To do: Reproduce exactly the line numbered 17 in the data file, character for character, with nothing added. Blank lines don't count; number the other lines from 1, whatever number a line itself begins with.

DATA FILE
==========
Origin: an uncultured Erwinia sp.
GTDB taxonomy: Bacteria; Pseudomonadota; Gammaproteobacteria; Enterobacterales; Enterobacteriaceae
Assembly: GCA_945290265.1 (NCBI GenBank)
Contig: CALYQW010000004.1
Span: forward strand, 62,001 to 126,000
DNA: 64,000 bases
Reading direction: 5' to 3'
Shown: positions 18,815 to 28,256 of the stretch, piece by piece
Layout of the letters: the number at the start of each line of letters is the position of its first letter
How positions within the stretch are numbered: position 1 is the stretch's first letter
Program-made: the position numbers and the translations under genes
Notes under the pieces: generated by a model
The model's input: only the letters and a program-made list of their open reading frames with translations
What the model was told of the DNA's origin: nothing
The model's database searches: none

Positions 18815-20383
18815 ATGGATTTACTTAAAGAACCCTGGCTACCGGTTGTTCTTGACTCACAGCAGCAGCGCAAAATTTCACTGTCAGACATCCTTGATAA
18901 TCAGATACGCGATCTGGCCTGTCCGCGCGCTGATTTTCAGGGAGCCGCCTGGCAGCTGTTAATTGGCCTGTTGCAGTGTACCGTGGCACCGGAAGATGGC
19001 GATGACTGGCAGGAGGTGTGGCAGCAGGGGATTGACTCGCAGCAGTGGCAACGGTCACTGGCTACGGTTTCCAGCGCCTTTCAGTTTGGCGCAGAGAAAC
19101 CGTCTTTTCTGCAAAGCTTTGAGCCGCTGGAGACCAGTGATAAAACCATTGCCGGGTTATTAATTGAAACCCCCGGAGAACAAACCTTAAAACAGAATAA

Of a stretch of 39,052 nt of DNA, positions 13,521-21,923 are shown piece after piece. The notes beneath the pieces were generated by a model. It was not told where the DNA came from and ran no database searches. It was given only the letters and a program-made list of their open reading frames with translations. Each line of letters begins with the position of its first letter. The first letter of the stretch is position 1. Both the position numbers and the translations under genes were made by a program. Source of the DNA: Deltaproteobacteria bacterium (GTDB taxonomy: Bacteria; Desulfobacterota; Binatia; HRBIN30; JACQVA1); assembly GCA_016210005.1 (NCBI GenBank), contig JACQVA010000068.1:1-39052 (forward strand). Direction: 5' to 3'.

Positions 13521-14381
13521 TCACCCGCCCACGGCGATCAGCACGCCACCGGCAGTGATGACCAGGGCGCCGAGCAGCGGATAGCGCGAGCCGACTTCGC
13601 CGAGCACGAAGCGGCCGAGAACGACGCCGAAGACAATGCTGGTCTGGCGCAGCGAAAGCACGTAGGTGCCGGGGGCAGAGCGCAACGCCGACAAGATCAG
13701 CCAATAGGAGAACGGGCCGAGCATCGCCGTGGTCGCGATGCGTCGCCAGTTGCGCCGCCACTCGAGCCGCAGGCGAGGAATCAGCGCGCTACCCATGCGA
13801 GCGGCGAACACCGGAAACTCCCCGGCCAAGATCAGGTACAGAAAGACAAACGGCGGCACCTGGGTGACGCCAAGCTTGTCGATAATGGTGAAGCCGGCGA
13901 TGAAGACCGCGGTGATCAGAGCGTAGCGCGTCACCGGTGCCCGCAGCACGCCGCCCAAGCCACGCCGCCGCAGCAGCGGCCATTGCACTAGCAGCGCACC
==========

18815 ATGGATTTACTTAAAGAACCCTGGCTACCGGTTGTTCTTGACTCACAGCAGCAGCGCAAAATTTCACTGTCAGACATCCTTGATAA